Mortgage rates jump to highest point since 2013 as 10-year Treasury tops 3%
- 28 April, 2018
- By Admin: Robert Casas
- Comments: 00
Mortgage rates shot up this week as the 10-year Treasury yield edged past the 3 percent mark on signs of inflation.
The average rate on 30-year fixed mortgages jumped 15 basis points this week to 4.73 percent, up from 4.58 percent last week, according to Bankrate’s survey of large lenders. This is the highest it’s been since the average rate was 4.74 percent on Aug. 21, 2013.
“Mortgage rates are on the rise because inflation is picking up, and so is the amount of government borrowing,” says Greg McBride, CFA, Bankrate’s chief financial analyst.
Rates won’t deter buyers, but inventory might
Although mortgage rates are up nearly three-quarters of a percent over the past five months, the main stumbling block for homebuyers is likely the availability of affordable housing, McBride says.
“Interest rates are rising because the economy is in much better shape. More people are working, they’re bringing home more money and they’re feeling more secure in their jobs. That’s what gets people to buy houses — and they’ll buy houses whether rates are 4.7 percent or 3.7 percent,” McBride says. “They may need to buy a less expensive house now that rates have increased, but the positive economic backdrop is conducive to homebuying activity — if they can find homes that are for sale.”
Mortgage rates this week
The benchmark 30-year fixed-rate mortgage rose this week to 4.73 percent from 4.58 percent, according to Bankrate’s weekly survey of large lenders. A year ago, it was 4.19 percent. Four weeks ago, the rate was 4.54 percent. The 30-year fixed-rate average for this week matches the 52-week high of 4.73 percent, and is 0.78 percentage points higher than the 52-week low of 3.95 percent.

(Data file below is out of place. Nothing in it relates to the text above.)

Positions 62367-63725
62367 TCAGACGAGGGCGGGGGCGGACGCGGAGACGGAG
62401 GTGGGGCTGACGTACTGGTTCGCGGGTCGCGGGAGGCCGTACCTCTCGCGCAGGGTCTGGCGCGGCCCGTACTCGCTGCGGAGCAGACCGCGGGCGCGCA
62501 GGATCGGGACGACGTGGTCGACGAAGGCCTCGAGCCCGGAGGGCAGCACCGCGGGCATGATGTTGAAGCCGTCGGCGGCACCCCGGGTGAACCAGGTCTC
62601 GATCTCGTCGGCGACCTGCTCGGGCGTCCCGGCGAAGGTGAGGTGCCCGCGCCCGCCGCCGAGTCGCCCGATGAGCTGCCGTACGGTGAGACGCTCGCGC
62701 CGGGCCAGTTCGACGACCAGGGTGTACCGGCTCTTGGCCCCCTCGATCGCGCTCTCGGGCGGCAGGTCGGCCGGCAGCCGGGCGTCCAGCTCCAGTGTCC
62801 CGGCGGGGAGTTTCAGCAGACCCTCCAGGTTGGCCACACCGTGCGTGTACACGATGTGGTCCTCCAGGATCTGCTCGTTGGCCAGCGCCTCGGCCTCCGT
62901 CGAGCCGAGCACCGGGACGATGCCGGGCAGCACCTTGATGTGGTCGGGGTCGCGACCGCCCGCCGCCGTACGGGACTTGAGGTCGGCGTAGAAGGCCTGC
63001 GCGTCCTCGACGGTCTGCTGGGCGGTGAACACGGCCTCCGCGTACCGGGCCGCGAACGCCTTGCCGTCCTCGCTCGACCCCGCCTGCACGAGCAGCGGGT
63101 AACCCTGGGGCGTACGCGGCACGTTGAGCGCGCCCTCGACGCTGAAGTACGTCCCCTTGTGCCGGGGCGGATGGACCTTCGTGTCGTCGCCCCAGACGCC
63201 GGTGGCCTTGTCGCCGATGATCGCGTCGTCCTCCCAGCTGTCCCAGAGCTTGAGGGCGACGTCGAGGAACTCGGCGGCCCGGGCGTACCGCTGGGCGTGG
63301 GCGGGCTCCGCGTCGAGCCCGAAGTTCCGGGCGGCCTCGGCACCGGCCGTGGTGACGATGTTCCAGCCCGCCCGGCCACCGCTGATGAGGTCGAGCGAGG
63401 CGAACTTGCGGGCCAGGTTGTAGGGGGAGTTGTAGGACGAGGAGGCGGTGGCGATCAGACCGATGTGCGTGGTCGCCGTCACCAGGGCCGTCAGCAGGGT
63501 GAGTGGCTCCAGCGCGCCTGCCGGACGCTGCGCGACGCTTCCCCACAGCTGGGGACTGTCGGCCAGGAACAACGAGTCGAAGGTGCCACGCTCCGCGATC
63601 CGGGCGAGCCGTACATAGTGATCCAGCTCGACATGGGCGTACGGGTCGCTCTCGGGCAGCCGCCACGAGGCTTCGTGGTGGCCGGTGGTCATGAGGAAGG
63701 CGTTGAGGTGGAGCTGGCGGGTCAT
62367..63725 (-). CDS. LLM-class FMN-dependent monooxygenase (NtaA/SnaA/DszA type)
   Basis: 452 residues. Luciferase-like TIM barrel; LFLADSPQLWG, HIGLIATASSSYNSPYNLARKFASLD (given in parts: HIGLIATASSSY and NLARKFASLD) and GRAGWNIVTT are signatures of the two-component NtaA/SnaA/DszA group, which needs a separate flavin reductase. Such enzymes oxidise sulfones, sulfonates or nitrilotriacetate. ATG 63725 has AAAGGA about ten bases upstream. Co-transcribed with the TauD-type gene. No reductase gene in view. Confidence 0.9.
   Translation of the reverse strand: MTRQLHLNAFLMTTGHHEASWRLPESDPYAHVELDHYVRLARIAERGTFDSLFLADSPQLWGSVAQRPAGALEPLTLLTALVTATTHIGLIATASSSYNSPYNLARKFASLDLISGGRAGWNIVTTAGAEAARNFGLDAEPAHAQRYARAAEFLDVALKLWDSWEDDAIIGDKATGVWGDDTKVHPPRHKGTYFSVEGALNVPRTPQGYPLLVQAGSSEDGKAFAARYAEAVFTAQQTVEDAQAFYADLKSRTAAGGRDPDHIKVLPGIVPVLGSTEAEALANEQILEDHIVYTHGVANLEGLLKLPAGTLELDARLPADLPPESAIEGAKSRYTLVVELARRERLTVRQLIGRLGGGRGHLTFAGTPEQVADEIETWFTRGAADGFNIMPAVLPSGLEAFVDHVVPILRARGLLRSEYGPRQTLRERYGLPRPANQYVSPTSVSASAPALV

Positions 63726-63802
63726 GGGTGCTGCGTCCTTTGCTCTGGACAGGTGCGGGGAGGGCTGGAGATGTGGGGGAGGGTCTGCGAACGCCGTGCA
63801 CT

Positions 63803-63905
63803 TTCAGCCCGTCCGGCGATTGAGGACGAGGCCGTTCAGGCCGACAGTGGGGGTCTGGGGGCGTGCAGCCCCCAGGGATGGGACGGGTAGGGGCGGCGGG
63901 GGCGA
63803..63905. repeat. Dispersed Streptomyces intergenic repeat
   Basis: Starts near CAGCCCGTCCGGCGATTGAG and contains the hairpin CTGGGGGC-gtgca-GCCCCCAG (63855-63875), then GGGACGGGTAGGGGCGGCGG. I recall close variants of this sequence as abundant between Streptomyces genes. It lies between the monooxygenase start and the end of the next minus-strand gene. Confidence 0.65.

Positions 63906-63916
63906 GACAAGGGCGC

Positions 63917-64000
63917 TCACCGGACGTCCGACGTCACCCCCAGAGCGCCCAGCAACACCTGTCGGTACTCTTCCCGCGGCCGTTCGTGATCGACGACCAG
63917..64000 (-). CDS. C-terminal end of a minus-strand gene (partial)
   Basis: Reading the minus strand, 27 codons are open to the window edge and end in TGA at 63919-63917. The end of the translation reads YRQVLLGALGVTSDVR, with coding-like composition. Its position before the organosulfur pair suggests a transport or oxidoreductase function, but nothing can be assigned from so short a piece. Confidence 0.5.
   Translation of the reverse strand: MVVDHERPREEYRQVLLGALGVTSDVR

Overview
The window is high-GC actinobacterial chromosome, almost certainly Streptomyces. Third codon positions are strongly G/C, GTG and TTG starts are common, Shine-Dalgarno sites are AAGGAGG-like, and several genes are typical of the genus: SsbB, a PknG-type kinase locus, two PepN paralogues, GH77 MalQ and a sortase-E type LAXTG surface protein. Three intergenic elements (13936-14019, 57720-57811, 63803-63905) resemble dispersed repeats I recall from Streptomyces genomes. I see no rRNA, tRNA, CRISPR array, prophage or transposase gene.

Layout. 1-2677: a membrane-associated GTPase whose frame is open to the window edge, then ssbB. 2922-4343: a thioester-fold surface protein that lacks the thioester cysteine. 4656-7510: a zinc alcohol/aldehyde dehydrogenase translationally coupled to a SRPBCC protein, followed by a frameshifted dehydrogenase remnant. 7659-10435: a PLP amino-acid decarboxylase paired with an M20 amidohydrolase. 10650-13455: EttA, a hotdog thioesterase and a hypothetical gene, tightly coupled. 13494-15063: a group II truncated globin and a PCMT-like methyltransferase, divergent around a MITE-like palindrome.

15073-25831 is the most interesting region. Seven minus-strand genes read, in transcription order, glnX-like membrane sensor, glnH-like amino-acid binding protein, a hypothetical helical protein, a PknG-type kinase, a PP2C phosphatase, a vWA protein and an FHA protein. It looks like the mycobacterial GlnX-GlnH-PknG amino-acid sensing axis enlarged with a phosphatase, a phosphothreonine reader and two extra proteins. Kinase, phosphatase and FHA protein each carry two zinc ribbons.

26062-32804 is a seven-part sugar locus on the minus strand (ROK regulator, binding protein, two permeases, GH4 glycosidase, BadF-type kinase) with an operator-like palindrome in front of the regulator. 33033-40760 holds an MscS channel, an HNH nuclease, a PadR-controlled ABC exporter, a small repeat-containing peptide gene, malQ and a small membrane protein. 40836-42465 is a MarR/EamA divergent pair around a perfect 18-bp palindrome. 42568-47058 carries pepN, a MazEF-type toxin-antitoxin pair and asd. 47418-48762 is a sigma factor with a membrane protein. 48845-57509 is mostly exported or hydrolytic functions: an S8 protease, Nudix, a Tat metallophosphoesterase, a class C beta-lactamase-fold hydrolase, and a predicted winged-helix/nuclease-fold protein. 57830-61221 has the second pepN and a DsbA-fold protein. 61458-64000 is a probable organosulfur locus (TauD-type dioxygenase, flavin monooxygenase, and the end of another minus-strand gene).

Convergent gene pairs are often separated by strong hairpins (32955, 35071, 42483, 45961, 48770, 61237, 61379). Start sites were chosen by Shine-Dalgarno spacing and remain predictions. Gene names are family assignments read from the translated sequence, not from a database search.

The 30-year fixed mortgages in this week’s survey had an average total of 0.30 discount and origination points.
Over the past 52 weeks, the 30-year fixed has averaged 4.20 percent. This week’s rate is 0.53 percentage points higher than the 52-week average.
- The 15-year fixed-rate mortgage rose to 4.16 percent from 4.02 percent.
- The 5/1 adjustable-rate mortgage rose to 4.10 percent from 4.03 percent.
- The 30-year fixed-rate jumbo mortgage rose to 4.60 percent from 4.51 percent.
At the current 30-year fixed rate, you’ll pay $520.44 each month for every $100,000 you borrow, up from $511.45 last week.
At the current 15-year fixed rate, you’ll pay $747.73 each month for every $100,000 you borrow, up from $740.69 last week.
At the current 5/1 ARM rate, you’ll pay $483.20 each month for every $100,000 you borrow, up from $479.15 last week.
Results of Bankrate.com’s weekly national survey of large lenders conducted April 25, 2018, and the effect on monthly payments for a $165,000 loan:
|Breakdown||30-year fixed||15-year fixed||5-year ARM|
|This week’s rate:||4.73%||4.16%||4.10%|
|Change from last week:||+0.15||+0.14||+0.07|
|Change from last week:||+$14.84||+$11.62||+$6.69|
The “Bankrate.com National Average,” or “national survey of large lenders,” is conducted weekly. The results of this survey are quoted in our weekly articles and national media outlets. To conduct the National Average survey, Bankrate obtains rate information from the 10 largest banks and thrifts in 10 large U.S. markets. In the Bankrate.com national survey, our Market Analysis team gathers rates and/or yields on banking deposits, loans and mortgages. We’ve conducted this survey in the same manner for more than 30 years, and because it’s consistently done the way it is, it gives an accurate national apples-to-apples comparison.